Jesus and Homosexuality: Beyond the “Silence”

        Is it that simple?  

        Is it that simple?

 

I once saw a brochure entitled What Jesus said about homosexuality.
When opened, it was blank.

The not-so-subtle point: Jesus didn’t talk about the subject.
The subtle implication: it’s not that important.

And it is true: Jesus never said a word about homosexuality.
He never publicly showed His support of the homosexual community by hanging out at “WineSKINS,” Jerusalem’s most popular gay bar or turning water into Mimosas at the union of a same-sex couple.

Amplification: It’s possible that Jesus alluded to homosexuals when He discussed those who were born “eunuchs.” (cf: Matthew 19:12) A person “born” a eunuch could be a cultural accommodation, a way to describe, define or designate that person as having desires/attractions different than other men. (I will cover this topic in a separate section. For an extensive, detailed discussion, I recommend the book God's Gay Agenda, by Sandra Turnbull) 
In addition, there’s is evidence that Jesus dealt with a same-sex couple in the encounter with the Centurion and his servant, based on words used in the original language. If so, his response shows it was a non-issue.

Conversely, it’s obvious from the Gospels that Jesus didn’t directly condemn homosexuality…or homosexuals either. He certainly didn’t feed the fanatical anti-gay stance we see today of portraying homosexuality as the “greatest of all sins.” Moreover, He didn’t reinforce the ex-gay/reparative proponents by laying His hands on a known Galilean gay, making him instantly, miraculously straight.

red-letter-christians

I value the entire Bible, so don’t consider myself a “red-letter Christian.” However, I certainly think we should give serious consideration to the life of Jesus when it comes to this subject. In the opening verses of the Gospel of John, Jesus is called the Word, made flesh. (cf: John 1:1-3) That means if we want to know God’s Word on a matter, Jesus is (literally) the personification!

I’m convinced that even though Jesus didn’t include homosexuality in the Sermon on the Mount (“Blessed are the gays, for they will help the meek gentrify the earth.”) or mention them in the Lord’s Prayer (“Lead us not in the paths of the perverts”), that doesn’t mean there aren’t valuable lessons we can learn from Him, if we are open to new insights. In my opinion, it’s not about what Jesus didn’t say on the subject of homosexuality; it’s about how His life and ministry might apply to this issue.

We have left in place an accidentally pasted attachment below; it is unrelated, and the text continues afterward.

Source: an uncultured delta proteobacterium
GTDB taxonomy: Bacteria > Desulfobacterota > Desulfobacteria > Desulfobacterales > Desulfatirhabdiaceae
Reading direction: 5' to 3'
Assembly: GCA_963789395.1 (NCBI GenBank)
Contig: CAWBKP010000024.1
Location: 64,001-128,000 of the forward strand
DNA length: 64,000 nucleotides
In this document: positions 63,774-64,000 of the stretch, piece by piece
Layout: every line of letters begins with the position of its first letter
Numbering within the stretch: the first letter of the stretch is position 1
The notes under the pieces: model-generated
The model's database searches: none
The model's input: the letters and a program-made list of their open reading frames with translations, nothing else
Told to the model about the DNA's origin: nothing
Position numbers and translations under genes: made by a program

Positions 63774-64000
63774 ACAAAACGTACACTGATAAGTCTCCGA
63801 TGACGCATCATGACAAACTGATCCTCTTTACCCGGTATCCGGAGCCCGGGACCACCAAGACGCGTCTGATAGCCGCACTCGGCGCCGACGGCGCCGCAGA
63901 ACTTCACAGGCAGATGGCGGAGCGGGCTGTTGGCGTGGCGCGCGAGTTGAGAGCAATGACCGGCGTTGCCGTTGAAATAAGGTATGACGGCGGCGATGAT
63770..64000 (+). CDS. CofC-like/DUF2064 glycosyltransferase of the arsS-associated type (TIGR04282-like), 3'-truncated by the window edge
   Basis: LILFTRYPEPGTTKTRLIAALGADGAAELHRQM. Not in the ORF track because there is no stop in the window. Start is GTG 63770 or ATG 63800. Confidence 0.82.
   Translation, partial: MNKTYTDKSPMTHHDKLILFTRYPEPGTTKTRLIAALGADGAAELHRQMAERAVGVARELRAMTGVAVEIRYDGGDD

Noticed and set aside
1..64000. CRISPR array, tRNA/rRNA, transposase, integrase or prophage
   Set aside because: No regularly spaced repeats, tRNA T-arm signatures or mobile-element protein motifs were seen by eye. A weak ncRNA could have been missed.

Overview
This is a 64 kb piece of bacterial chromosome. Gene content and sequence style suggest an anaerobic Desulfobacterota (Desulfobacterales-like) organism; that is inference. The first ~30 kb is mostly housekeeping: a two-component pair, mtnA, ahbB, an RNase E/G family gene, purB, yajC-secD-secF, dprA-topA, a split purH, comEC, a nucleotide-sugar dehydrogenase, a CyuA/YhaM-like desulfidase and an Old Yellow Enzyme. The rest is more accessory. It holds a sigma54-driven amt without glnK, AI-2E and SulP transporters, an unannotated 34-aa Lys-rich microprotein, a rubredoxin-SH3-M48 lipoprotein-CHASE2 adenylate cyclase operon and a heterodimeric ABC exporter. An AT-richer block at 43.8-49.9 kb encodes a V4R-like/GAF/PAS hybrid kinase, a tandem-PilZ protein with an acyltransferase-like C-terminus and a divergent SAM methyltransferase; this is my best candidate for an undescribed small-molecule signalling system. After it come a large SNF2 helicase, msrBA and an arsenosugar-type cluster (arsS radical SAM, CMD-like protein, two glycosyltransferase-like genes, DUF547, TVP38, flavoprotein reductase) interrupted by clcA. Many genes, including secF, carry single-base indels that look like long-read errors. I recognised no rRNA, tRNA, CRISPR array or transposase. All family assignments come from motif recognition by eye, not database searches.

So, for those who want to know how to deal with gay and lesbians, for those who wonder about a person being gay and Christian, or for those concerned about the way the church treats gays and lesbians, let’s take a fresh look at the life and teachings of Jesus to help crystallize some answers.

The Promised Inclusion. At the birth of Jesus, the angels proclaimed it was “good news of great joy which will be for all the people.” (NASB; emphasis mine) The writer of John’s Gospel beautifully tells us that God’s gift is for “whosoever” (“whoever” in NSAB).

Unfortunately, the Gospel today is being perverted, transposed into something with no resemblance or resonance of good news. The emphasis has shifted from the love and mercy of God to focus on sin, judgment, condemnation, damnation. Grace has been supplanted with legalism. The Gospel message of liberty and acceptance has been hijacked and twisted, now seeking to impose shame and guilt. The “whosoever” inclusivity of God’s gift has been replaced with a provisional, exclusive one. The angelic message for “all the people” has been re-written as “everyone…but you.” And homosexuals have been strategically singled out for exclusion.

His Declared Ministry. Though many have their own opinion (even in His day), Jesus was clear about His ministry: He came to bring good news (there’s that word again) to the poor, the brokenhearted, the oppressed, the hurting, the wounded, the downtrodden, the outcasts. (cf: Luke 4:18-19) This ministry emphasis now seems to have gone astray. Rather than comforting those that Jesus said He came for—including the homosexual—modern religious zealots actually cause the very conditions Jesus came to remedy—oppression, hurt, exclusion, ostracism, pain.